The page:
Mayor Bloomberg got his new schools chancellor this week. On Monday, the state's education commissioner granted approval for Hearst Magazines chairwoman Cathie Black to run the nation's largest school system. But only after the mayor agreed to appoint a chief academic officer as her deputy chancellor, because Black didn't have experience in education.
Black's appointment stirred a controversy over whether she was qualified for the job. And that hasn't exactly died down since her approval. WNYC's Beth Fertig has been following the story and answers questions.
As we know there's been tremendous interest in Cathie Black because she was such an unconventional pick for schools chancellor. On Tuesday she gave her first press conference after being appointed and then gave a TV interview Friday. Did we learn anything new about how she views the job?
Not a lot, though I haven't seen the whole interview with Channel 7. That's airing Sunday morning. But she was asked whether the fact that the mayor appointed her, apparently without consulting anyone, means he'll be in charge of the schools, not her.
"I would hope that it's a collaborative relationship. That's my expectation. But at the end of the day he is the mayor. But he wouldn't have put somebody like me in this position if he just wanted to rubber stamp everything," said Black.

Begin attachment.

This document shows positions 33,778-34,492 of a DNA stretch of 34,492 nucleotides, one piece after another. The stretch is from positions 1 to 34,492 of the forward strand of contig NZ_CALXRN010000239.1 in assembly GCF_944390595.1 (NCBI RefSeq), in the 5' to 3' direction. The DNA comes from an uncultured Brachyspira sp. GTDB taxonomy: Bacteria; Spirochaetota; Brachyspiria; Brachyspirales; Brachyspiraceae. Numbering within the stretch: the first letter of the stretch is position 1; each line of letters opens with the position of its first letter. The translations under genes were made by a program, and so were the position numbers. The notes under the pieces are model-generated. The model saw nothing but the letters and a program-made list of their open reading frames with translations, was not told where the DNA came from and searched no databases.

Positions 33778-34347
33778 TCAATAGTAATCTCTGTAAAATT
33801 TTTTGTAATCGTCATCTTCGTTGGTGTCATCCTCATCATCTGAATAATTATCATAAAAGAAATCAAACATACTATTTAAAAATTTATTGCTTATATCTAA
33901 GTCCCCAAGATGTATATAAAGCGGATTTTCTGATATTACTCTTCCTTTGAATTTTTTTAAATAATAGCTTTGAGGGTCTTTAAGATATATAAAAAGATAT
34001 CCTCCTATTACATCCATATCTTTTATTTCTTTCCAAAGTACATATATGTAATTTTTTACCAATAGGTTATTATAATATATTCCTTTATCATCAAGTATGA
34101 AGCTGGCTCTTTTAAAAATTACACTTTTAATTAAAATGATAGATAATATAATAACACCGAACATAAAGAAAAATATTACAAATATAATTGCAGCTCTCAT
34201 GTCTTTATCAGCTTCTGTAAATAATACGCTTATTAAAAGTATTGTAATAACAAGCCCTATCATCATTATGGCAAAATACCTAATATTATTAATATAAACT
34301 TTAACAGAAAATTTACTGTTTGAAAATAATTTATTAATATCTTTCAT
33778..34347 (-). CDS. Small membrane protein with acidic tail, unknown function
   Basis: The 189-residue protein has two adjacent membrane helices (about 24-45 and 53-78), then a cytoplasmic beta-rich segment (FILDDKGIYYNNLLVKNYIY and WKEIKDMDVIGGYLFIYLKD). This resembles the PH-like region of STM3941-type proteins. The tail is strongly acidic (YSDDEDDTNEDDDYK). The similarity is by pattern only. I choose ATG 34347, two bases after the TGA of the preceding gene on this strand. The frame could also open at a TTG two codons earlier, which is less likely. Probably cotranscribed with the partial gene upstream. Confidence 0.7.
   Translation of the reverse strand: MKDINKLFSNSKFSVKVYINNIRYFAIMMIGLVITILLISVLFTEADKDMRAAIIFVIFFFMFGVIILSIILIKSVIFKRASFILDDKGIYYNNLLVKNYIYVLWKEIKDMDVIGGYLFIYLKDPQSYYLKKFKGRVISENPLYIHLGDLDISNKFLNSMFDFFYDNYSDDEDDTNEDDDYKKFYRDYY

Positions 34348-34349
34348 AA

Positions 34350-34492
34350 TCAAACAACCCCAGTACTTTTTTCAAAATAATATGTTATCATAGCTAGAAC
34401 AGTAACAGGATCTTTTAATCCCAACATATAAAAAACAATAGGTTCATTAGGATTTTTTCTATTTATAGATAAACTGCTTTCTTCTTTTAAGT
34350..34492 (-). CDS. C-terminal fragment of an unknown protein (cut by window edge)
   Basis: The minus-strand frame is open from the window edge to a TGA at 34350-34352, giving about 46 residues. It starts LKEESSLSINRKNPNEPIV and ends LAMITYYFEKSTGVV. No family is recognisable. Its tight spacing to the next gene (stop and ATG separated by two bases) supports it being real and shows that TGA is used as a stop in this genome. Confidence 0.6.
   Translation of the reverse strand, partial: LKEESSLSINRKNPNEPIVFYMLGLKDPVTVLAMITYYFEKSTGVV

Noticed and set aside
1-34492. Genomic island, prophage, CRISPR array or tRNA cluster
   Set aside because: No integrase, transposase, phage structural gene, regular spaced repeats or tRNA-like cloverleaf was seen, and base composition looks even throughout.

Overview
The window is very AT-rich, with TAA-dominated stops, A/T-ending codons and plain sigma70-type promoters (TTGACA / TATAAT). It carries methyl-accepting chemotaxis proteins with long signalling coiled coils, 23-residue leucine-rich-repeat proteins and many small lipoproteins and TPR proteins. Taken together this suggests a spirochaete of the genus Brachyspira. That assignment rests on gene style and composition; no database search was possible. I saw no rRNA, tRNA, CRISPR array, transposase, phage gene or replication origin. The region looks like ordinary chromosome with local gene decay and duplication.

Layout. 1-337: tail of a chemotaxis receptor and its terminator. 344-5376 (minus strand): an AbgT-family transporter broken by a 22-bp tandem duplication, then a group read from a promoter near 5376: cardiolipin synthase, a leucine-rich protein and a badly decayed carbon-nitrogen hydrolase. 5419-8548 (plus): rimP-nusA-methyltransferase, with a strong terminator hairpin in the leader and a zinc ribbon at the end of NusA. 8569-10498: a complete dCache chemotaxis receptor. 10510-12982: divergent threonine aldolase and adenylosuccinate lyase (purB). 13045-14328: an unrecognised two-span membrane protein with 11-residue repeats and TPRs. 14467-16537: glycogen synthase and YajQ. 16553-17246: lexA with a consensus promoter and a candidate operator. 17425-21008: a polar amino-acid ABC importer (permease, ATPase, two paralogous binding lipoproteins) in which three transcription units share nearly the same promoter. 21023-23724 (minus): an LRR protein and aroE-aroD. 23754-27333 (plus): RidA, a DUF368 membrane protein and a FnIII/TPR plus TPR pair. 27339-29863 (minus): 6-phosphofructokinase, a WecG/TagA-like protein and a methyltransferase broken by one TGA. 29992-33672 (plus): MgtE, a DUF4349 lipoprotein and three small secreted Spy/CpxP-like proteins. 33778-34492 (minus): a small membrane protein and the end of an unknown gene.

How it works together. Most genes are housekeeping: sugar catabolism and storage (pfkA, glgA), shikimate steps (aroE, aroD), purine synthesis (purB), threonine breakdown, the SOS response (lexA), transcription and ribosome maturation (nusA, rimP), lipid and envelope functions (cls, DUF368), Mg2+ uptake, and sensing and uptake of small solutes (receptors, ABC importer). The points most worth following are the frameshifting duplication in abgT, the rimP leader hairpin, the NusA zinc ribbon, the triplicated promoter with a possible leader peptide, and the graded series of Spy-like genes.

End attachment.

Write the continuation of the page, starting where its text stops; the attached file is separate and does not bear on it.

Black went on to say that she's a collaborator and she'll seek out the opinions of others to guide her views. That's also what she said on Tuesday after visiting PS 109 in the Bronx.
Her appearances have been pretty limited, right?
Yes, she didn't give any interviews at all after her appointment on November 9th. So there were a lot of media outside PS 109 in the Bronx when she made her first school visit since winning state approval. But Black didn't allow reporters to follow her inside when she toured the school. That's unusual -- the past few chancellors have let reporters tag along when they visited schools for the first time. Black stayed inside for about half an hour. After she told reporters she wants to prepare for her job by visiting as many schools as possible. A parent then shouted a question about whether failing schools should be closed, or if that will cause more overcrowding. Here's what she said.
"I'm not going to comment on specific things this morning. It is my first day and so I'll get to understand it. All of these things are very important and challenging questions and we'll come up with what we believe are the right answers," said Black.
OK, fair enough. It was her first day. Has she become more visible?
Not until the interview with Channel 7. The Bloomberg Administration has been extremely secretive about her schedule. This week they refused to tell reporters which schools she was visiting until after the fact. This secrecy caused a lot of tension between the press and the Bloomberg Administration. A few organizations, including WNYC, wrote a letter to the Education Department requesting more openness on the grounds that it's important to see how Black is preparing to lead the schools. Here's what the mayor said on Thursday when asked why she isn't being made more available.